Iroquois Foods and Food Preparation

IroqraftsSKU: 0919645208

Author:
Frederick Wilkerson Waugh
Grade Levels:
Nine, Ten, Eleven, Twelve, Adult Education, College, University
Nation:
Cayuga, Iroquois, Mohawk, Oneida, Onondaga, Seneca, Tuscarora, Woodland
Book Type:
Paperback
Pages:
197
Publisher:
Iroqrafts

Price:
Sale price$14.35

Description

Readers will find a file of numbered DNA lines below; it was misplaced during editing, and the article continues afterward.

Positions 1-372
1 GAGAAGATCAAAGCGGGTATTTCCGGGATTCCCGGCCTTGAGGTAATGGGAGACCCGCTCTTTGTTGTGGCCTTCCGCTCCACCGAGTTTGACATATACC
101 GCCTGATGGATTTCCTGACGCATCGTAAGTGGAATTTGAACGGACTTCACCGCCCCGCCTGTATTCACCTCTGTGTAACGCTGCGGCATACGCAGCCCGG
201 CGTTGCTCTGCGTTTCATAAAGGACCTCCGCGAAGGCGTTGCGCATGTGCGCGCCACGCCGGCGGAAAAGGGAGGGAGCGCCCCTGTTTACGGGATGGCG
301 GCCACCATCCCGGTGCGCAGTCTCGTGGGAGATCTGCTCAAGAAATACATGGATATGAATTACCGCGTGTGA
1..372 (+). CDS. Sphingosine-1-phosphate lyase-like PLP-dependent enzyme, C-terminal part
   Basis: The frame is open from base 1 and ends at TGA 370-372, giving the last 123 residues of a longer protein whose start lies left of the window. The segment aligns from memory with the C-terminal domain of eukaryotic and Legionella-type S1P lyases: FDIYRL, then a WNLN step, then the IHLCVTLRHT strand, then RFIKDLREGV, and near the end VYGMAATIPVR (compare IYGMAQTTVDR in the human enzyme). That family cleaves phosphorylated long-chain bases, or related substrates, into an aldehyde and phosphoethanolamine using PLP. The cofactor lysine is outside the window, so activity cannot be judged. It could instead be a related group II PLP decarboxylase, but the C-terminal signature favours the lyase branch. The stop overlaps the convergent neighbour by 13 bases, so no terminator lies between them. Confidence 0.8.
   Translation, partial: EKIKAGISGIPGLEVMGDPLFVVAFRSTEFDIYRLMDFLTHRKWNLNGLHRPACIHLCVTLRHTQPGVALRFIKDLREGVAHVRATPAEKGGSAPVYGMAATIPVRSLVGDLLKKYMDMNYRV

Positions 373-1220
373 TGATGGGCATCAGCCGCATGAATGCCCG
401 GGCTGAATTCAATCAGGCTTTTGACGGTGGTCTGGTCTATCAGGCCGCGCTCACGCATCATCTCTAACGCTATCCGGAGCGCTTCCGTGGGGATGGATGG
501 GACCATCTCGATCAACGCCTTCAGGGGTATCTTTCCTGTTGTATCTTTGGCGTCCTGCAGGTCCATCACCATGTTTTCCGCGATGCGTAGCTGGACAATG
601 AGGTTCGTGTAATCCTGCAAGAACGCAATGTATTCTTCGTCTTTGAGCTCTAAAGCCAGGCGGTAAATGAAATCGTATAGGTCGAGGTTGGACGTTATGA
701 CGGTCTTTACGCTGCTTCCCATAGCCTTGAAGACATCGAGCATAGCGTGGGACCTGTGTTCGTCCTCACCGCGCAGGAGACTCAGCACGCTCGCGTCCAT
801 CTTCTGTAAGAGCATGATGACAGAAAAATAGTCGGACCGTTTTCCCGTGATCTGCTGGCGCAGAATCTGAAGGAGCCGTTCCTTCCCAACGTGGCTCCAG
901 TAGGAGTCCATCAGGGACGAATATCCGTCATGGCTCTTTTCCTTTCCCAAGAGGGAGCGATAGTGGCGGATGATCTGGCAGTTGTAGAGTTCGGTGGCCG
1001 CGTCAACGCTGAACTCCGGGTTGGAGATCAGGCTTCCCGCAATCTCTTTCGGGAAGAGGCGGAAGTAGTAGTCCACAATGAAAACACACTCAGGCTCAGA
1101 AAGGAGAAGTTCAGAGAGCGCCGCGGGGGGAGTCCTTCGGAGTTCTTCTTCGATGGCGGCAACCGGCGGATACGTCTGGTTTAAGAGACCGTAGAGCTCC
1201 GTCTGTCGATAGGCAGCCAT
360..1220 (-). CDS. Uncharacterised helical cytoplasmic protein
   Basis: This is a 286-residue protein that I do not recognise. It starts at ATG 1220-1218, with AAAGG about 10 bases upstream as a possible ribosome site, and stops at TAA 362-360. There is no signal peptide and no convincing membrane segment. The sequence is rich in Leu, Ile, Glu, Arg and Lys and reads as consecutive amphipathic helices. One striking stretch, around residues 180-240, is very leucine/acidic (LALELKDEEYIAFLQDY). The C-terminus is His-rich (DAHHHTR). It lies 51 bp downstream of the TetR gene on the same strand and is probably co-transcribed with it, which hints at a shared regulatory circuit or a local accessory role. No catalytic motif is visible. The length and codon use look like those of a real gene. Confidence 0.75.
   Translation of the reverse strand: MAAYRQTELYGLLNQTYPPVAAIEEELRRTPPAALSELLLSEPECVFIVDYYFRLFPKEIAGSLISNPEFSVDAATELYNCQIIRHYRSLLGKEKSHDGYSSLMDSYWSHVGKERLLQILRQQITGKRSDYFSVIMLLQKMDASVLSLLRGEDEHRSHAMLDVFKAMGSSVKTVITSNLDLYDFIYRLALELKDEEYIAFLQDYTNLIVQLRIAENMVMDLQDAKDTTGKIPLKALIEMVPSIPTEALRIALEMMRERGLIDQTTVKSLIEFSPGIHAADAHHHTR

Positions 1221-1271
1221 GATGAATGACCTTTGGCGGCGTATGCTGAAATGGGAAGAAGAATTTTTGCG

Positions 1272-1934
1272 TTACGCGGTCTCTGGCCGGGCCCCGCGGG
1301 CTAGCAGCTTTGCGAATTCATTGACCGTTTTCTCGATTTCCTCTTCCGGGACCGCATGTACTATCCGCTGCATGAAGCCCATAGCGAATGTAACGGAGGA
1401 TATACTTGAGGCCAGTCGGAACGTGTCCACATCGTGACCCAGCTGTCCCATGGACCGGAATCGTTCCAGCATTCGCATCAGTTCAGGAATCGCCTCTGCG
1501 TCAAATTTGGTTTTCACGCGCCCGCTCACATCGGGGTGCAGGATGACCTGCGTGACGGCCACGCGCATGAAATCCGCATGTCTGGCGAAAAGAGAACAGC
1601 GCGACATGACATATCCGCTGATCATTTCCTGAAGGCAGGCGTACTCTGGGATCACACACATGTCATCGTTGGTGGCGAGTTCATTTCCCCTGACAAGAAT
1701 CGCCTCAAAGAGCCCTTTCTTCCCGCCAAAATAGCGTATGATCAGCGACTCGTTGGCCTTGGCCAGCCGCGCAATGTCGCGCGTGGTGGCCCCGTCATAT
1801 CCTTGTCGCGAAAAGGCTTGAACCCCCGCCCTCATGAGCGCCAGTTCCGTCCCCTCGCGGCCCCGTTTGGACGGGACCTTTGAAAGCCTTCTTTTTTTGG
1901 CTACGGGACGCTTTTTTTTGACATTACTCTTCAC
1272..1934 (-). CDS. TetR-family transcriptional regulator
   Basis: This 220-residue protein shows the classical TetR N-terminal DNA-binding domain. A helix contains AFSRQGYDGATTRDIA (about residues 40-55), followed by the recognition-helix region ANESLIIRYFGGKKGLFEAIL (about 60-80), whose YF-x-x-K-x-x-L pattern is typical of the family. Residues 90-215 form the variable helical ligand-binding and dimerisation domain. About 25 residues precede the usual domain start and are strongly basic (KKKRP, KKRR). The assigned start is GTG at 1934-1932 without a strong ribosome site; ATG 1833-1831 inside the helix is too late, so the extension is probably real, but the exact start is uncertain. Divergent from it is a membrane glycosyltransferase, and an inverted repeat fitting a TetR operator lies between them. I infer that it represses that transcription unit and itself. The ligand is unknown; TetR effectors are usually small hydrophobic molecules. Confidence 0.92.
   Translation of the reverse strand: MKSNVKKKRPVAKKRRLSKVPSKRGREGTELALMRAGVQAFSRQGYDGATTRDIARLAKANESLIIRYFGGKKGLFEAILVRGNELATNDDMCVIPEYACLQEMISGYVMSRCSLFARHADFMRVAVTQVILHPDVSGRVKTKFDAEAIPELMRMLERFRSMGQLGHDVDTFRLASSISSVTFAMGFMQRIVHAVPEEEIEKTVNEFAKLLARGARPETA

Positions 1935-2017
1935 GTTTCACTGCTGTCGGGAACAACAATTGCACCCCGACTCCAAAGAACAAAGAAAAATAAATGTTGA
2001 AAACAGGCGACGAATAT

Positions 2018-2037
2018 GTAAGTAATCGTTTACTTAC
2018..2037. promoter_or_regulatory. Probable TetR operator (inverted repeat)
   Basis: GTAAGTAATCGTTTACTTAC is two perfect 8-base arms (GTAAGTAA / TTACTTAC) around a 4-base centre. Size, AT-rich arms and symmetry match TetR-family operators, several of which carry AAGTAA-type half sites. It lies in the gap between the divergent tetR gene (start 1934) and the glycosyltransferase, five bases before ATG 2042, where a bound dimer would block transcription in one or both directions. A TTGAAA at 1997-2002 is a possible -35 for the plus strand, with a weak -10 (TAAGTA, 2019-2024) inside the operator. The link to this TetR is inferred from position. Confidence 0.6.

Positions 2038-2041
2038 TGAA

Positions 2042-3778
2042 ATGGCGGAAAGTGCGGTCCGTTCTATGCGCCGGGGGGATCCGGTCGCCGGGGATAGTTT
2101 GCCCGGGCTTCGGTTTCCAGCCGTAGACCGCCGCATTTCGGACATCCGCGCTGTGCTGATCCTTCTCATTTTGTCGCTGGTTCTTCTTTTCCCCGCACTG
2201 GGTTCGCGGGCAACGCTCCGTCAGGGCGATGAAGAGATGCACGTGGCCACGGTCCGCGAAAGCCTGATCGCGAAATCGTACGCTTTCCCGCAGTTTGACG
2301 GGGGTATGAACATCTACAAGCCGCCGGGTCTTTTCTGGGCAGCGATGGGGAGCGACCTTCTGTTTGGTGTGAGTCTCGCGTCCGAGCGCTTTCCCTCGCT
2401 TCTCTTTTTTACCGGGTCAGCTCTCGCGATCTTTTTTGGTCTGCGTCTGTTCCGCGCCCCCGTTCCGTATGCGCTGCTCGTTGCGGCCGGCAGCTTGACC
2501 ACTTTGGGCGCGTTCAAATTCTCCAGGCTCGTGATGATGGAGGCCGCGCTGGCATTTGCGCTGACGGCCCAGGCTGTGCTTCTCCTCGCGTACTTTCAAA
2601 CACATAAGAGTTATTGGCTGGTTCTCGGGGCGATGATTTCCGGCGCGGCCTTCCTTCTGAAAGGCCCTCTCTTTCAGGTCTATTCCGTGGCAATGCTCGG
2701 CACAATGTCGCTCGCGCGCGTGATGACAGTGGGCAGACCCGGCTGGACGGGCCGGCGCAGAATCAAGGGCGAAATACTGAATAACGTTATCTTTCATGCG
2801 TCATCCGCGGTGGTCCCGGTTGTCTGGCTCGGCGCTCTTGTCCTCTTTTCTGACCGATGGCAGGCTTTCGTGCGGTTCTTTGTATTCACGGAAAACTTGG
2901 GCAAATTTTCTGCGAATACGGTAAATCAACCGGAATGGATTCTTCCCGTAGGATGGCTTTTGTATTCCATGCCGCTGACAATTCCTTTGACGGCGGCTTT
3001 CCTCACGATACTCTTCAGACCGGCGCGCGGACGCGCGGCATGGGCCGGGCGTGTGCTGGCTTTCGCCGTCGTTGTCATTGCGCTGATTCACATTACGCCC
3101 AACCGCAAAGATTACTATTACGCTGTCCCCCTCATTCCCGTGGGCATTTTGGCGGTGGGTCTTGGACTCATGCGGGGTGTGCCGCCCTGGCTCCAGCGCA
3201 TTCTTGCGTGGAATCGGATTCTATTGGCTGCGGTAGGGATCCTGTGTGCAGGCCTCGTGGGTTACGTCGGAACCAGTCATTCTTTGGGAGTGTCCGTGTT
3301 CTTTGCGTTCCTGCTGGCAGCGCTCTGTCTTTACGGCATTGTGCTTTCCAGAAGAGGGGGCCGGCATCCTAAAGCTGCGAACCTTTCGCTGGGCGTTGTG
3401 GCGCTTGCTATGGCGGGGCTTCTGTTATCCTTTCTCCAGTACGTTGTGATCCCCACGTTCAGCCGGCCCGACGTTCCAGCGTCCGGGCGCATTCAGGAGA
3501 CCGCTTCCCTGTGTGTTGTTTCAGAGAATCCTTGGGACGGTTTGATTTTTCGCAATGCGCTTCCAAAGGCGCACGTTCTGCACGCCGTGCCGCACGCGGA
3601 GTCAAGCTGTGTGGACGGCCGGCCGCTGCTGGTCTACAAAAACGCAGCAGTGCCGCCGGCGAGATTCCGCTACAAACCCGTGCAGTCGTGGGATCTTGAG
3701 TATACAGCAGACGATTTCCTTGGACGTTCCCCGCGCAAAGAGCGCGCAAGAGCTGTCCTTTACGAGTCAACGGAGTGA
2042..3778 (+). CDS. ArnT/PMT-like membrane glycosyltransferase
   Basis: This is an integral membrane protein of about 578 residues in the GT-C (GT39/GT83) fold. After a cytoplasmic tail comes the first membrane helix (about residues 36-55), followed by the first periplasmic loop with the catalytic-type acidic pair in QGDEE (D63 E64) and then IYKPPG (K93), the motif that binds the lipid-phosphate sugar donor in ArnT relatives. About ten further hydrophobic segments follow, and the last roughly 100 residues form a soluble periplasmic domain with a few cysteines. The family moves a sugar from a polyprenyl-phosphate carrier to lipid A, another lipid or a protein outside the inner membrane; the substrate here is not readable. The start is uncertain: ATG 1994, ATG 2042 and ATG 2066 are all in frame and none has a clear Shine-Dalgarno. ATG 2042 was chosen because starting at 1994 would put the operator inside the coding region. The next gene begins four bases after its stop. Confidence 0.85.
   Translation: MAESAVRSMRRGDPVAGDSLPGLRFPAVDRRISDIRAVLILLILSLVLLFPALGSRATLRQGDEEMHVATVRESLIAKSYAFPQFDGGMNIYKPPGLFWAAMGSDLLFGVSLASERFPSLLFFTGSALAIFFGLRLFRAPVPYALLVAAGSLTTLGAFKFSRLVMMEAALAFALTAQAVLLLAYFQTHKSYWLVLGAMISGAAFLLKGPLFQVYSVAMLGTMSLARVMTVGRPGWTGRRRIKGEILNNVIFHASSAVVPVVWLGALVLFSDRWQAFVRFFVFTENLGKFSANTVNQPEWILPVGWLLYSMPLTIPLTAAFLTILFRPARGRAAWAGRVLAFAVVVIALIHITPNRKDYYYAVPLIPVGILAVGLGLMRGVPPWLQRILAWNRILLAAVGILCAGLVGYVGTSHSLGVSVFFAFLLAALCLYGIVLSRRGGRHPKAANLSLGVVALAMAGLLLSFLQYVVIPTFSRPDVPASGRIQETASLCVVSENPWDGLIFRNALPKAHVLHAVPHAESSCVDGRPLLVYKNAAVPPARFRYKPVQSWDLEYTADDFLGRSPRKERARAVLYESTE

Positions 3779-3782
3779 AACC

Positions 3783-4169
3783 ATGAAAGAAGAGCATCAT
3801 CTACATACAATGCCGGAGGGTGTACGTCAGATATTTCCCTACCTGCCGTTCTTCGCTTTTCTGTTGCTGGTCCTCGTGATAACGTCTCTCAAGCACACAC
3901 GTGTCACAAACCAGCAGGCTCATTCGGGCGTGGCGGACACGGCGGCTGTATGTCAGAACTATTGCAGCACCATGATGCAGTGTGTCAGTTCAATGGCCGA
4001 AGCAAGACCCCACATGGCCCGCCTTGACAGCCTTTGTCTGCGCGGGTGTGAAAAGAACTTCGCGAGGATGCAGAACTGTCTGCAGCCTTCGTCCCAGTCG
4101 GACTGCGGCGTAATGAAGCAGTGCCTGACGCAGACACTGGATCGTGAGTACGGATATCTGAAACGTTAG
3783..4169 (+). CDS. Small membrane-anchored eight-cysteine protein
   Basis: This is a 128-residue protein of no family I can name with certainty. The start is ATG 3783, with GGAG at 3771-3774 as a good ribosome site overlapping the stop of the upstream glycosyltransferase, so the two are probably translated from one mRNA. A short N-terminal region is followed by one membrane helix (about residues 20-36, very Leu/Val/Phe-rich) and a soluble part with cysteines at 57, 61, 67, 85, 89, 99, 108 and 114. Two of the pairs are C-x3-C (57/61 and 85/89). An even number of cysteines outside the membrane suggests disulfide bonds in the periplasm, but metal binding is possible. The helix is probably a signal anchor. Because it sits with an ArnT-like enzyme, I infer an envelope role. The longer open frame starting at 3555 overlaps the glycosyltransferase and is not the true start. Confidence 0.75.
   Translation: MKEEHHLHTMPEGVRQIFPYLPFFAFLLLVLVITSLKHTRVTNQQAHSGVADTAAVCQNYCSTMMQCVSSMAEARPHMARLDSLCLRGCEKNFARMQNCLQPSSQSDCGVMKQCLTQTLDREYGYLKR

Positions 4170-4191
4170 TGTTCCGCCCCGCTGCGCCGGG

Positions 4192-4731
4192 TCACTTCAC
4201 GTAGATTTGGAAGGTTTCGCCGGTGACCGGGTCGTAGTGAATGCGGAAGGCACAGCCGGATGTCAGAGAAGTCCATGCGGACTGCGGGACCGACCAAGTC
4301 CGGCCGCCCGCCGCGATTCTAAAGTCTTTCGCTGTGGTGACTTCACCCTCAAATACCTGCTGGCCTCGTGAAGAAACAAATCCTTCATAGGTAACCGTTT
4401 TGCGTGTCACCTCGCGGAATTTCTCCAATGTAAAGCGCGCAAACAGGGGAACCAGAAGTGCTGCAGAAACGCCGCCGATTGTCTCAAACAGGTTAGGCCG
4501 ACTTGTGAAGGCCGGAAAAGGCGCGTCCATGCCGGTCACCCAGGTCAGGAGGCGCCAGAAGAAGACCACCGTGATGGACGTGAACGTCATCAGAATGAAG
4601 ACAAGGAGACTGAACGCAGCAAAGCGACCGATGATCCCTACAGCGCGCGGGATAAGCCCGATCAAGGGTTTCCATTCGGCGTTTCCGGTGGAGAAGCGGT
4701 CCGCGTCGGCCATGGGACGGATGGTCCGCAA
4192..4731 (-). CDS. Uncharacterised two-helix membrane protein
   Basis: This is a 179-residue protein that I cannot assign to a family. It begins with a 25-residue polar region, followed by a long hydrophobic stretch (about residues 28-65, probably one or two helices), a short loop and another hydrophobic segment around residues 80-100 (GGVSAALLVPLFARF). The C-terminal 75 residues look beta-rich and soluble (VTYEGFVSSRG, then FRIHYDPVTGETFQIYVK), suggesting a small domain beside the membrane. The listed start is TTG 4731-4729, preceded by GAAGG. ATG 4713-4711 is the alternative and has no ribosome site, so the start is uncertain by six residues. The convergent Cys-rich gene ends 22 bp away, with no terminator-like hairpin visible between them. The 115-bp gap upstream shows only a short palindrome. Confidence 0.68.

Iroquois Foods and Food Preparation is a reprint of the original monograph first published in 1916 by the Government Printing Bureau, Ottawa, as Memoir 86 in the Anthropology Division of the Geological Survey of Canada series. The publication is a classic in the anthropological literature on the Iroquois. Frederick W. Waugh (1872-1924) worked as an ethnologist for the Geological Survey of Canada, now the Museum of Civilization. His interest in Iroquois technology and material culture led to fieldwork from 1912-1915 at Six Nations of the Grand River and Oneida of the Thames in Ontario, Caughnawaga in Quebec, and the Tonawanda and Onondaga Reservations in New York. During these visits, his informants provided detailed information on planting, harvesting, storing, and cooking a variety of food products. Some of the 32 informants acknowledged in the text include Chief John Arthur Gibson and his wife, Chief David Skye, Chief David Key, and Seth Newhouse at Six Nations; Peter Sundown, Barber Black, and Alexander Snider at Tonawanda; and Mrs. David Williams, Anthony Day, Henry Danford, and Jacob Schuyler at Oneida. The text is organized into sections on horticulture, cookery and eating customs, utensils and implements, recipes, ceremonial food, and foods from hunting, fishing and gathering. The Iroquois are well known for their use of corn, beans and squash. In addition to detailed information on horticultural techniques, details on division of labour, planting customs, thanksgiving and ceremonies are also discussed. In the section on tools and utensils, a variety of baskets, bowls, dishes, as well as the mortar and pestle are described. At the end of the text there are illustrations and photographs of the various utensils and implements as well as archival photographs of people and places. Two plates are in full colour; one shows 15 varieties of corn and the other illustrates the 36 varieties of beans cultivated by the Iroquois. Throughout the text, the author includes the names of the plants, foods, and utensils in the five Iroquoian languages - Mohawk, Oneida, Seneca, Onondaga, and Oneida. This text is a comprehensive study of food and recipes used by the Iroquois at the beginning of the twentieth century. It is invaluable to anyone interested in Iroquois/Haudenosaunee culture, culinary arts, and the history of Iroquois cookery.

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